Another week has gone by. Here are my 5 picks for this 6th week of 2018.
- The wolf is back: Naya is 2 years old and traveled 700km from Germany to Belgium – on her own! Tagged with a radio collar in eastern Germany at 6 months old, she arrived in Belgium first week of 2018. Naya is the first wolf to be recorded in Belgium for over 100 years. With her arrival, this fascinating, elusive animal has now spread over all of Mainland Europe, leaving a trail of killed sheep and a debate on how to handle this endangered species. Read more in this article in The Guardian or listen to the story at CBC’s As It Happens .
- Eat more veggies: After writing my blog post about healthy eating, I spotted this cool website: http://www.halfyourplate.ca/ . Check it out. It shows a multitude of recipes incorporating lot’s of vegetables. Plus, it lists all common vegetables and tells you about its nutritional value and how to store it.
- Mythopia is a winery in Switzerland. Surrounded by some of the highest summits in the Alps, the steep slopes of the Mythopia vineyard have become a paradise, home to fragrant flowers, fruit trees, rare birds and more than 60 species of butterflies. It’s a vineyard exuding biodiversity where the ecosystem is sustained by a symbiotic network of uncountable species. Read more about this special place on their website, browse for some cool images of the biodiversity happening there.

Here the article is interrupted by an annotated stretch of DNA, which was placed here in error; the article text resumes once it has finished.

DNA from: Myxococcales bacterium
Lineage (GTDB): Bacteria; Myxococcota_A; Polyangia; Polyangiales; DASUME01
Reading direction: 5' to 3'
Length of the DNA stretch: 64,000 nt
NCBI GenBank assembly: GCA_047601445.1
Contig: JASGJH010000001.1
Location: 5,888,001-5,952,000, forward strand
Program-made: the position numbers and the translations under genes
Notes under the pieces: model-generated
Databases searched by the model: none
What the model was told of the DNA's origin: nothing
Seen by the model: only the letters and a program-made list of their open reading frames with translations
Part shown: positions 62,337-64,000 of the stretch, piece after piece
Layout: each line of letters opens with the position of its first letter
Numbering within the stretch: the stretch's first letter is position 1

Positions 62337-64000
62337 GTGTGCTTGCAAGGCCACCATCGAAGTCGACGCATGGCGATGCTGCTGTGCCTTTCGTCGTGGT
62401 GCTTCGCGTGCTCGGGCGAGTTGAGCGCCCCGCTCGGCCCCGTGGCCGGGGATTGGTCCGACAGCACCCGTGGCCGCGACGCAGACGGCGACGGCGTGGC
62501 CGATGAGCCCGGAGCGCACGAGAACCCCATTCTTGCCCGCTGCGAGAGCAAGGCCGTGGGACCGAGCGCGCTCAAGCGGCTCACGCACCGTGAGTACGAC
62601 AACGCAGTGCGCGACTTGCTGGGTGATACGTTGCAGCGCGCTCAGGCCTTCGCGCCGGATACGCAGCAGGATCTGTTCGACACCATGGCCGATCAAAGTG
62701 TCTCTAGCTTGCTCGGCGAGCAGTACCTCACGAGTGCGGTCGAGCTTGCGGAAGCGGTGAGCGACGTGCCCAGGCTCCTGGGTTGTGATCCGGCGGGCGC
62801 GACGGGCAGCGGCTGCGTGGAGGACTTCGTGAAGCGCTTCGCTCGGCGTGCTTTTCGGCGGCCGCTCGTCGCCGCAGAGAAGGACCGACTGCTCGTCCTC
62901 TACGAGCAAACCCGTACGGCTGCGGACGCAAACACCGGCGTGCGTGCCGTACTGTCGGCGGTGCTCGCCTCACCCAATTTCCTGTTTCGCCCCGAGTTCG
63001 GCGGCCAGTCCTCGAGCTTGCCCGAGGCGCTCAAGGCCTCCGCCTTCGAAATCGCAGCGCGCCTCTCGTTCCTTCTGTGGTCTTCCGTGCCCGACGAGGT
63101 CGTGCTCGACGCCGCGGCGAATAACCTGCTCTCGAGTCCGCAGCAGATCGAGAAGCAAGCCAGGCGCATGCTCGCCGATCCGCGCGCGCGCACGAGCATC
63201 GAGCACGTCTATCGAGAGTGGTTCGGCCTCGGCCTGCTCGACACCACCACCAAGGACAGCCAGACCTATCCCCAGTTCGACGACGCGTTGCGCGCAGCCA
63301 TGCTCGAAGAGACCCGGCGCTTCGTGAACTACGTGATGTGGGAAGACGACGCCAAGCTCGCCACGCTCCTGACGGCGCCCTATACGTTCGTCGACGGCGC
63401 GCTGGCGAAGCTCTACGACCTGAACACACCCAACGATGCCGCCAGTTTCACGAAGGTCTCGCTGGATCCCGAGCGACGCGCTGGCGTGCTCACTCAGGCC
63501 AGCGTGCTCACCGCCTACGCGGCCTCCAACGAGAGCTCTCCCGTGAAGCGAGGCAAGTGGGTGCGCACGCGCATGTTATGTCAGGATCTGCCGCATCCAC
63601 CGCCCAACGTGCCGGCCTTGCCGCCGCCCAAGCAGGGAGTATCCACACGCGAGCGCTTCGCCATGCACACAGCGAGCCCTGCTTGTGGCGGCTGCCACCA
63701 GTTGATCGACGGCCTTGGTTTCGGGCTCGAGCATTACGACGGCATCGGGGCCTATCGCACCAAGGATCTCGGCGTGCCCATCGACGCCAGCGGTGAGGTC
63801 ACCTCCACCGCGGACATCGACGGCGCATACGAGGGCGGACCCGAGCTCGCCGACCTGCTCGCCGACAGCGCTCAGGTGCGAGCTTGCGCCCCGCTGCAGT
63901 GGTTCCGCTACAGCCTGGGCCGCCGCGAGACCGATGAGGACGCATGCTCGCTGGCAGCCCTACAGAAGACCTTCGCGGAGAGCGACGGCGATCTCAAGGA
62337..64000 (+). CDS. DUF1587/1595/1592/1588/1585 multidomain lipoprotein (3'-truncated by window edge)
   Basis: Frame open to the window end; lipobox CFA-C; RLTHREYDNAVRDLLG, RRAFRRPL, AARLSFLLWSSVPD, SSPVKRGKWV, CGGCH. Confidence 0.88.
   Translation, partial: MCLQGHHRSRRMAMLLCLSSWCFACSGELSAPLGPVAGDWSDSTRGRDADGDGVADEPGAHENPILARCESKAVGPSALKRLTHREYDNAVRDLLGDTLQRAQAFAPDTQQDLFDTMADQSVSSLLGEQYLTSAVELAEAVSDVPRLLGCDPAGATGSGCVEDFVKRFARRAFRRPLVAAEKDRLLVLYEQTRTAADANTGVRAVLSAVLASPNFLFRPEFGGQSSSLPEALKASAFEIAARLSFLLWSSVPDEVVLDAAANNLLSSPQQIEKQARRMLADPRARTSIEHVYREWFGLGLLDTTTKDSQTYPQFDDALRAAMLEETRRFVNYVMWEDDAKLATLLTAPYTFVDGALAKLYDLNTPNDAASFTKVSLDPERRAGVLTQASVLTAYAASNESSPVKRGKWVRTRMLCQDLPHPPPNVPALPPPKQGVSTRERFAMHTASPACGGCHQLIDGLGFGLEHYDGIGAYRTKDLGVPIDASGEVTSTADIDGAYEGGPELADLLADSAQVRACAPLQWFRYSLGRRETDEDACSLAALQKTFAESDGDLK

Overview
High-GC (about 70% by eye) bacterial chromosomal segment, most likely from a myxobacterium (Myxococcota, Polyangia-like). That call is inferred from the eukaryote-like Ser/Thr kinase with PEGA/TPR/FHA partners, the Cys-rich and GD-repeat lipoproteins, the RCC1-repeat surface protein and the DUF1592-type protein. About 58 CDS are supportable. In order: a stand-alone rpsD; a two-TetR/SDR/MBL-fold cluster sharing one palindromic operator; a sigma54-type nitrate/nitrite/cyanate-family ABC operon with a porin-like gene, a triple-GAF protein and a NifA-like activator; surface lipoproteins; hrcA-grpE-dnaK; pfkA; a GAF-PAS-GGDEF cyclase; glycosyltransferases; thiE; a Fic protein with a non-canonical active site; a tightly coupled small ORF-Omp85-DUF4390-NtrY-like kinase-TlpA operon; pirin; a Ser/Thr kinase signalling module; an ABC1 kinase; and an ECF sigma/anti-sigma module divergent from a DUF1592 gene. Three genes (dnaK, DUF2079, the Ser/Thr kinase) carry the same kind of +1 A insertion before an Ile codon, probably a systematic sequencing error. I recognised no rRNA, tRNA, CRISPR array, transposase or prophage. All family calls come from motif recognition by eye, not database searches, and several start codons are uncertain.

- The Upcycle: Beyond Sustainability–Designing for Abundance. Great book for optimists like me. I enjoyed this read, as it the authors helped me to gain a new perspective on a few things. Take waste for example. Start by considering waste as a resource for rare metals, plastic….you name it. Then design products that can be easily taken apart after use and completely used for other products. The book offers many examples based on the consulting experience of the authors. Well worth a read. Check out the website of co-author William McDonough for more insights into the book.
- Bokashi Composting: I started my first Bokashi compost In short, I am composting my kitchen waste into an air tight container and let it ferment. Fermentation in turn will stimulate microbial growth, which, when added to my “regular” compost, biochar or soil will increase the soil life of that medium and result in better nutrient uptake by my plants. Besides the benefit for my garden soil, Bokashi composting also does greatly reduce the smell of my kitchen waste and I can finally compost everything from leftovers to dairy to lemons. Well, maybe not bones. Haven’t checked that out yet. You can simply google “Bokashi” to find many sources about it. Here is one source I liked. http://bokashiliving.com/